The delicious little peach-colored fruits of the apricot tree make it worth growing. The trees feature beautiful pink flowers in the spring, with foliage that starts off bronze-colored, then turns green as the season progresses. The first fruits appear after two to three years, and can live up to 60 years or more in the right conditions.
Selecting a Good Site
Apricot trees thrive in hardy zones four through seven, requiring a cold winter dormant period so they can start growing in the spring. When they do awake in the spring, apricot trees grow very fast--making them susceptible to late frosts. This makes it important to find a frost-free site away from buildings that create cold pockets. You also need plenty of space for apricot trees to grow, as they reach up to at least 25 feet in diameter. Once you've selected the best site, plant the trees in full-sun areas--preferably in well-drained soil.
As soon as you've planted your tree, make sure to water it thoroughly. After that, give the tree a good soaking every four weeks until the tree matures. Mature apricot trees use up to 200 gallons of water per week in the hottest parts of the summer, so consider installing an irrigation system to keep the tree healthy during dry spells.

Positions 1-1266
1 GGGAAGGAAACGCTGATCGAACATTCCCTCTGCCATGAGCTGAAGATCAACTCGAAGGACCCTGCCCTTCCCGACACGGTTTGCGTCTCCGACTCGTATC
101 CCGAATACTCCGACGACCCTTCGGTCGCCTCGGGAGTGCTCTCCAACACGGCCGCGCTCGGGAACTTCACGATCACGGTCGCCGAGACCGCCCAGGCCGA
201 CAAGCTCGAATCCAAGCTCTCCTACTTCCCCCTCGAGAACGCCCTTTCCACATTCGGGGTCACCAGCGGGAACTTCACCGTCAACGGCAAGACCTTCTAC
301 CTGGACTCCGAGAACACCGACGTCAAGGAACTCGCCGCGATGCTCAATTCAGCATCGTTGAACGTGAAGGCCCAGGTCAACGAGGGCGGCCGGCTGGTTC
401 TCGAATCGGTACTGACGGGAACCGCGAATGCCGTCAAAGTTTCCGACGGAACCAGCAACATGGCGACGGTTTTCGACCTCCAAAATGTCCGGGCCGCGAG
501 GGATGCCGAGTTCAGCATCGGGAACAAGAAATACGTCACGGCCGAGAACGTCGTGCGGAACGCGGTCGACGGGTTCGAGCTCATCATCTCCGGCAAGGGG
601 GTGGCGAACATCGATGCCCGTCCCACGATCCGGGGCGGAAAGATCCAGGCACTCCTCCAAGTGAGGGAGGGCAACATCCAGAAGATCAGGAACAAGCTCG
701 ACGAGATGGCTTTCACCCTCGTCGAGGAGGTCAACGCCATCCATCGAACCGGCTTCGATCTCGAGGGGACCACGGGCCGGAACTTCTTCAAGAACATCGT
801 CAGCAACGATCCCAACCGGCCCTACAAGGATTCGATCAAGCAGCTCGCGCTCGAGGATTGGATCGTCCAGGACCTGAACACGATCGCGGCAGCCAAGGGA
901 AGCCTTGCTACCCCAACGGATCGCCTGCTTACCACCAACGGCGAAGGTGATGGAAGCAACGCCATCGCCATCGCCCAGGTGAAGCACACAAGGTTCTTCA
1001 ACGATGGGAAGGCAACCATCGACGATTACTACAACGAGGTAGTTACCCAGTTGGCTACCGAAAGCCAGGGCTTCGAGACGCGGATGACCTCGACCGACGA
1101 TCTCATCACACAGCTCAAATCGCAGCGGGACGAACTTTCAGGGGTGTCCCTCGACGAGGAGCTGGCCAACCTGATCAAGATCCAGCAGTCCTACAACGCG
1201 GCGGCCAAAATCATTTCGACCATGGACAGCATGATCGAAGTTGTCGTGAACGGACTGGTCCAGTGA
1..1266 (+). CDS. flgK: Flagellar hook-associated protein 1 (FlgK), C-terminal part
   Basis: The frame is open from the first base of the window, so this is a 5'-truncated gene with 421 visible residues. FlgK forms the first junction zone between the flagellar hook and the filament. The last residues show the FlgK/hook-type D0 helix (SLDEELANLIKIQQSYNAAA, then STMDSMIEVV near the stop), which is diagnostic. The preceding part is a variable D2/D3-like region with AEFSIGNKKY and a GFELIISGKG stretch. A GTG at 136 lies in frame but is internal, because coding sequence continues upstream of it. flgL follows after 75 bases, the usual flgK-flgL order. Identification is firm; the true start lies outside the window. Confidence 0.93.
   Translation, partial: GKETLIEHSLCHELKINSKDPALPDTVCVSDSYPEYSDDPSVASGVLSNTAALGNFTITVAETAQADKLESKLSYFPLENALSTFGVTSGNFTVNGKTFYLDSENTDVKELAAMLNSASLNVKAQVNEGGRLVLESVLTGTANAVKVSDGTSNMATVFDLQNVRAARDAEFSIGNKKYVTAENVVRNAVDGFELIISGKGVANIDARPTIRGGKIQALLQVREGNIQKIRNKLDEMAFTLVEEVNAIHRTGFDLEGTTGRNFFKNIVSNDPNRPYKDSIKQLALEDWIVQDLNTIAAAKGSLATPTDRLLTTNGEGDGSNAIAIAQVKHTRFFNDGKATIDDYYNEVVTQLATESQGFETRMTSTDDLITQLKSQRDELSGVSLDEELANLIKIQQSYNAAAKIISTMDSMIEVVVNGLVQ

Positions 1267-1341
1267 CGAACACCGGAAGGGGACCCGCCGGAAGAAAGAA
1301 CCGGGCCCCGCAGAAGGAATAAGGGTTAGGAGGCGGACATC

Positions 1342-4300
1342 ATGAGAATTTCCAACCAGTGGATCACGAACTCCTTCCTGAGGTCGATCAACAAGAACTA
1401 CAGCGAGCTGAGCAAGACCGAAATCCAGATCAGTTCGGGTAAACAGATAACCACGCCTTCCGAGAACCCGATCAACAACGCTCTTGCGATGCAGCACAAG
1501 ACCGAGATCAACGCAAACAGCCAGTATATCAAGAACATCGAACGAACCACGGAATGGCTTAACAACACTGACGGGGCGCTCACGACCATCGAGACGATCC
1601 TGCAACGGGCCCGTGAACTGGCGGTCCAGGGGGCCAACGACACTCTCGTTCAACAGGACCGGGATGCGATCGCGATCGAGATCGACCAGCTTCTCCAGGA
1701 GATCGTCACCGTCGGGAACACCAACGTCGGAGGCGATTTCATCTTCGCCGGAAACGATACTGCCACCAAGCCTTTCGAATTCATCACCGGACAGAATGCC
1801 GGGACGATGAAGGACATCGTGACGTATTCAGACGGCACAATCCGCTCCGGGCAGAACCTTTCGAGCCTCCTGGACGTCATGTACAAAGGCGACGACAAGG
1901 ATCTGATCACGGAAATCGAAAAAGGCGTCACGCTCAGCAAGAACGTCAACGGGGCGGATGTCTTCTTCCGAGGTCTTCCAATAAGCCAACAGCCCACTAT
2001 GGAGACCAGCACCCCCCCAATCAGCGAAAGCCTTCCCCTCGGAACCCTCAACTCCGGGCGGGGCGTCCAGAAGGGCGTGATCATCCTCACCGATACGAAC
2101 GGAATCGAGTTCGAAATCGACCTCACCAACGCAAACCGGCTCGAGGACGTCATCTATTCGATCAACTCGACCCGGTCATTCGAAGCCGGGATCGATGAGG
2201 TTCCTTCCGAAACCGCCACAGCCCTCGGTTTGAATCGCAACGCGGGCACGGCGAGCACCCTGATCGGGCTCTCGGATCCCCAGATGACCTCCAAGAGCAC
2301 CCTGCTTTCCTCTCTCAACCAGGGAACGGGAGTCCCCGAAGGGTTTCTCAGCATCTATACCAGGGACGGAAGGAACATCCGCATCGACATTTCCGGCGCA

While apricot trees require little fertilizer, apply some in the early spring before they begin growing. Apply a small amount of nitrogen-based fertilizer along the tree's drip line. If your apricot tree grows right next to a lawn that receives fertilizer, you may not need to add any at all. Just make sure you're not using pesticides in that area of the lawn, as they can harm fruit trees.
Training and Pruning
To encourage growth leading to abundant fruits, apricot trees require training. This involves making sure the top of the tree does not overshadow lower branches. During the first pruning, head the upper three or four shoots to encourage branch growth. After apricot trees mature, they require minimal pruning although you may want to occasionally thin the branches.
Fruit starts appearing on apricot trees into the second or third year of growth. To harvest the largest fruit you can, you need to thin the fruit when it reaches about 1 inch in diameter. This means keeping fruits about 2 inches apart, and discarding the rest. Fruit matures in mid-to-late summer, depending on the type of tree you plant.